Today I fired up all of the components, and with the exception of the ancient synthesizer, everything seems to be working. Maybe if I just jiggle the handle….

So I have discovered that perhaps there is indeed a bit of true will left inside of me at the age of 61. And that I may have, in fact, discovered the meaning of true success.

 

The Chronic Fatigue Cycle of Life

I’ve felt horrible the last four days.

I’m lucky to have a peanut butter sandwich on days like those. Cooking a full meal is akin to climbing Mount Everest. If it weren’t for boiled eggs, oatmeal, and milk, I’d probably dry up completely.

This morning however, I woke up at 5:00 without a headache. This, in and of itself, already puts me in a more positive frame of mind. After cleaning litter boxes and filling food bowls, I sit to rest, and vape while I quaff two cups of coffee. These are the only two ‘treatments’ that I rely on to get me into ‘work’ mode. Sometimes they make a big difference. I don’t trust doctors or the FDA anymore. How can they prescribe something to treat my condition, when they claim that they don’t even know what the hell has caused it?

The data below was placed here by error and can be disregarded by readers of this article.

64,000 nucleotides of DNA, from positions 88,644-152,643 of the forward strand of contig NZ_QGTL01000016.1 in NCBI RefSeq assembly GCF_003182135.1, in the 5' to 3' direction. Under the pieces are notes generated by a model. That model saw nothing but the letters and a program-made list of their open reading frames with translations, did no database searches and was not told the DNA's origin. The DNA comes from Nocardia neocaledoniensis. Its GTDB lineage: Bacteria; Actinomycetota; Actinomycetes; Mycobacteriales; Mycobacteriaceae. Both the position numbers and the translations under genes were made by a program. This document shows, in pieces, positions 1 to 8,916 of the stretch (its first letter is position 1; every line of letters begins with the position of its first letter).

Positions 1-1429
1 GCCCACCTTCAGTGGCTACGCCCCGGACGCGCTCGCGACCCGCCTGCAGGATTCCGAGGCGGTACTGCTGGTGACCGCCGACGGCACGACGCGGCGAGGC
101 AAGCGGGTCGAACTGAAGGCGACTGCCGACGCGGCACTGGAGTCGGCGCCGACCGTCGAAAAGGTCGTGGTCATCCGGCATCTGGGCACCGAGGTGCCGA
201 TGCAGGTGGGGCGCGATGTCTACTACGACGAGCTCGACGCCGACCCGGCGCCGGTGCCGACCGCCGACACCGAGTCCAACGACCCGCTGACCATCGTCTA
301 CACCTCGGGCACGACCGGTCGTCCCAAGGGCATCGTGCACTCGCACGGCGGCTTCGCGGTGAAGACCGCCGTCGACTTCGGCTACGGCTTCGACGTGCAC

I look at the studio equipment that I disassembled over a year ago. I really want to put that thing back into the operational mode, but today there are more pressing matters to attend to. The house has gone to hell over the last four days and I simply have to clean up.

I start the dishwasher, and drag a load of clothes into the laundry room. As that process plays out, I run my big, yet lightweight microfibre floor duster, then draw a big pan of hot water, and add plenty of bleach.

I have a big kitchen, a big den, the laundry room, and a bathroom to mop.

I’ve been in the ‘process’ of tiling the floors for the past two years. A few years back, my son helped me take up all of the carpet, because vacuuming that nonsense was becoming close to impossible for me.

I have three portions of the kitchen in a sort of ‘grid’. I mop one grid, then rest, vape, and drink more coffee while it dries. Then move on to the next portion. I have the entire floor done within an hour. Sufficiently warmed up, I start on the den, which is also where I ‘live’. My bed and everything is in there.

The rhythmic back-and-forth motion of mopping is beginning to make my back ache and tire, but I do my best to ignore the pain.

Half-way through the den, the washer signals that the laundry is ready to go into the dryer, but it really is nice outside today, so I haul the bed linens out to hang up and dry. Sun dried bed sheets are one of the finer things in life.

Another hour later, the den and bathroom floors are finished. I rest up and look at the studio equipment again. I’ve got at least twelve sketches of new tunes recorded into my phone, and I feel pressed to get them properly recorded.